Substances that highly affect levels of dopamine include cocaine, amphetamines, opiates, alcohol, and tobacco. These are not the only substances that affect our level of dopamine, but these have some of the largest impacts. Being careful with the use of these substances or avoiding them altogether is highly recommended to avoid potential addiction. Through awareness of how these substances impact dopamine and can lead to addiction, you can understand the long-term effects of using these substances.
Using Dopamine as a Tool
In a study done on rats with a variety of substances and observing their levels of dopamine, the dopamine transmitters were lowered when the rats were denied substances. This indicates the substance use caused the body to restrict the transmission of dopamine when the substance was not present, which made the rats more dependent on the substance. Substance use has been observed to have the same altering effects on dopamine transmission in humans.
While the levels of dopamine within our system can increase our likelihood of addiction, they can also be used to help us overcome addiction. For individuals with alcohol abuse disorder, a dopamine agonist can be used to counteract the euphoric effects of the substance. This can help them disassociate the pleasurable feeling from the substance and allow them to begin to break the cycle of addiction.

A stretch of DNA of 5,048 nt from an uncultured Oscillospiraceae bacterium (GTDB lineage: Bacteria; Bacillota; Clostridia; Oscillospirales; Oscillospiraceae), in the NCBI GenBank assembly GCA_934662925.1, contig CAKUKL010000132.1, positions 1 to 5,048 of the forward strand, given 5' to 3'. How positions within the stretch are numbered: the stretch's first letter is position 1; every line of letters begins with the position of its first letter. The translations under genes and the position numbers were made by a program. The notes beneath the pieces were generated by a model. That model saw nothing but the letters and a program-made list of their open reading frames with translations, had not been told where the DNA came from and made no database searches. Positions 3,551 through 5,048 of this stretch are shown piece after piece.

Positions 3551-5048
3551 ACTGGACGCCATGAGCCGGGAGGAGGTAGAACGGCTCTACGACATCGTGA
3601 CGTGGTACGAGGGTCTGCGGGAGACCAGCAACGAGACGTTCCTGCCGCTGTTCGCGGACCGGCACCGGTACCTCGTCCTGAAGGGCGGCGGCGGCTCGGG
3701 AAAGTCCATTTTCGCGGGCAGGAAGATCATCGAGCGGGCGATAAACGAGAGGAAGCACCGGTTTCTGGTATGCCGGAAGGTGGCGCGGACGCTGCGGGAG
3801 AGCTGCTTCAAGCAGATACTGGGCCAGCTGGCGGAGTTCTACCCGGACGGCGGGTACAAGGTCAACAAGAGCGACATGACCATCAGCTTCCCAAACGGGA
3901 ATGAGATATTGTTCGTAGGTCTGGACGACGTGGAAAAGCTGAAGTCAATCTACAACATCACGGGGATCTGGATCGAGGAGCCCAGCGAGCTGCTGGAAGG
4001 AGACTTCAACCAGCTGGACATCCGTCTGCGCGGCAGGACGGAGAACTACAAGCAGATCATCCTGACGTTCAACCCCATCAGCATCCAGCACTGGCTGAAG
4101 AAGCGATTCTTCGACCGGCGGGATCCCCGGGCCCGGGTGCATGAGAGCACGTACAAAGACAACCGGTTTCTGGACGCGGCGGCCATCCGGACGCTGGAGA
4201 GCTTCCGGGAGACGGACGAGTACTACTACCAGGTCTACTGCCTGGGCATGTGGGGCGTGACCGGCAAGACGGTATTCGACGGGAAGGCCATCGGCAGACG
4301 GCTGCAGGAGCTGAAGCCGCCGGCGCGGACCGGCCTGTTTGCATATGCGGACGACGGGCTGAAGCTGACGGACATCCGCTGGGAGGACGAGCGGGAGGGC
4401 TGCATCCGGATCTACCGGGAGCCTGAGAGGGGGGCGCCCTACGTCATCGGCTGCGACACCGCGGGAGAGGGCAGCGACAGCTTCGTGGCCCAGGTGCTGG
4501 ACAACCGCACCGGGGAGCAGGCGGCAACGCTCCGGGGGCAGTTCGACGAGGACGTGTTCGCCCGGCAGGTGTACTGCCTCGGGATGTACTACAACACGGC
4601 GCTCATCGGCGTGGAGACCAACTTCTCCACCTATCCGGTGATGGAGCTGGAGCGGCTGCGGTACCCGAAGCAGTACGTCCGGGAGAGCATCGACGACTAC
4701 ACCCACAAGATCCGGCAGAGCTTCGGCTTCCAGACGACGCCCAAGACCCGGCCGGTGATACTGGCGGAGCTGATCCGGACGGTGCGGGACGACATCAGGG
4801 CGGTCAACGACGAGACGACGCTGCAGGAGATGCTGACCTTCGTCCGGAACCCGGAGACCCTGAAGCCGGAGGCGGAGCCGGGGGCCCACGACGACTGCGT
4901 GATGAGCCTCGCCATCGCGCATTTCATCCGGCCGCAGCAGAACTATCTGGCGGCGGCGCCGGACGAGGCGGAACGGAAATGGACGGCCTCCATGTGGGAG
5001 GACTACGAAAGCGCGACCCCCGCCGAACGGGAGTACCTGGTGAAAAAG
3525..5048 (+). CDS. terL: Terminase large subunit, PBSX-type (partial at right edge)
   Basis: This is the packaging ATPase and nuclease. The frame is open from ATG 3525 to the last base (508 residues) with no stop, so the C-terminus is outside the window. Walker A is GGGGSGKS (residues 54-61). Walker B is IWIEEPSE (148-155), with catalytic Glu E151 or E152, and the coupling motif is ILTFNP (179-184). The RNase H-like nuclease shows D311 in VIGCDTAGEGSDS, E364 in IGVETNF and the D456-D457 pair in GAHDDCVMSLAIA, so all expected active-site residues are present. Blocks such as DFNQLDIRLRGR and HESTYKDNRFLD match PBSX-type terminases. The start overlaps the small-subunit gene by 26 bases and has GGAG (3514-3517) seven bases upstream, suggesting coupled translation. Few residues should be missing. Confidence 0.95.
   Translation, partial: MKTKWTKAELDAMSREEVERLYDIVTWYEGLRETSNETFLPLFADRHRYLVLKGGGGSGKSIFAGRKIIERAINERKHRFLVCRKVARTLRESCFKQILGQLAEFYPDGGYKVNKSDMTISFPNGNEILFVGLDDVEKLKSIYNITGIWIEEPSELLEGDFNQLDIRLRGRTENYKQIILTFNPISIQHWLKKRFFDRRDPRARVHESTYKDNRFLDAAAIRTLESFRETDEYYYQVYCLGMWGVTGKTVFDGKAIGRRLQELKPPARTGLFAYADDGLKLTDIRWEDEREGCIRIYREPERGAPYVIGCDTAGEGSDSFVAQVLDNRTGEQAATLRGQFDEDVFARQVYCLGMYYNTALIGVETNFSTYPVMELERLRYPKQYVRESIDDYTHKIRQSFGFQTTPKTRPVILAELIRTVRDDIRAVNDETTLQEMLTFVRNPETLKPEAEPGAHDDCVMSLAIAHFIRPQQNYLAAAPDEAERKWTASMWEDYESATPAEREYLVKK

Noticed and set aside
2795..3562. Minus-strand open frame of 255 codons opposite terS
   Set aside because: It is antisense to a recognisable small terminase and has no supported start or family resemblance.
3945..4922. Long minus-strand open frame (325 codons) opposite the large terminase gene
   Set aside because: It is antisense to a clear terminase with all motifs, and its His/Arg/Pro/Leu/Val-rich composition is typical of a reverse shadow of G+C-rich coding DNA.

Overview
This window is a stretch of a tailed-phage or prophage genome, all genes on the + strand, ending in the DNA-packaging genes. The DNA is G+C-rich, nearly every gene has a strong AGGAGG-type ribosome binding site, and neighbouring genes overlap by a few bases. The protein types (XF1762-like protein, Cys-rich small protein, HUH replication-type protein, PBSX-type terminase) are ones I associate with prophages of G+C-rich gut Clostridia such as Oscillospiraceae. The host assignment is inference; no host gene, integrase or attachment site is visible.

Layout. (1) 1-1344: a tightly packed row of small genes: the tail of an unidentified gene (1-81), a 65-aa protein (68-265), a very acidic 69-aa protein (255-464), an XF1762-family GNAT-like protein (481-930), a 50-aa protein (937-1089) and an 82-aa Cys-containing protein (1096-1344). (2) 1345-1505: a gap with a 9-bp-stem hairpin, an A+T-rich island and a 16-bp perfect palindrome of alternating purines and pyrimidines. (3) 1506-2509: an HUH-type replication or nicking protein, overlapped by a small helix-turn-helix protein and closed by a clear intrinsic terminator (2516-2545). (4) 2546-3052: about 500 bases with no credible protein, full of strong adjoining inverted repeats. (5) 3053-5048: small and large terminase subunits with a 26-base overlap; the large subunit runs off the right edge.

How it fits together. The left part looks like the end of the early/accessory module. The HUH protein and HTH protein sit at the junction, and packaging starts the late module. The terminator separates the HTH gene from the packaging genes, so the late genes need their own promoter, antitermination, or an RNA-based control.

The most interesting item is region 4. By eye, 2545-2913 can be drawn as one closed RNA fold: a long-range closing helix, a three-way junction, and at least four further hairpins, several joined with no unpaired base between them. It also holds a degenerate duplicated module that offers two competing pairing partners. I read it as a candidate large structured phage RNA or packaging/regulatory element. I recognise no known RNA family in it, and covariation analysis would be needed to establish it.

Many different dopamine agonists have been experimented with to observe their effects on addiction. Many of these agonists do not show any effects, but aripiprazole did have positive effects on those with alcohol abuse disorder. Continuing to experiment with these dopamine agonists may provide us with more strategies to help people overcome addiction in the future.
Using dopamine agonists as your only recovery strategy is not recommended, but if used in tandem with other treatment methods, dopamine agonists may provide you with some assistance in your current recovery program. Reach out to your treatment team to discuss potential options.
The dopamine theory refers to the concept that dopamine is the primary chemical that reinforces addiction. When a substance is used, endorphins, dopamine, and a variety of other “feel good” chemicals are released into the body. The dopamine receptors remember this pleasurable sensation and relate it directly to the use of the substance. This will reinforce the cycle of addiction and cause the body to feel a need for this substance. Understanding the dopamine theory and the severity of its effects can help you refrain from using substances and be able to look past the reward circuit that greatly influences addiction. Overcoming the natural response of these receptors can be difficult, but there are ways to use dopamine to your benefit you and your recovery success. To learn more about the dopamine theory, reach out to Dream Recovery today at (949) 732-1960.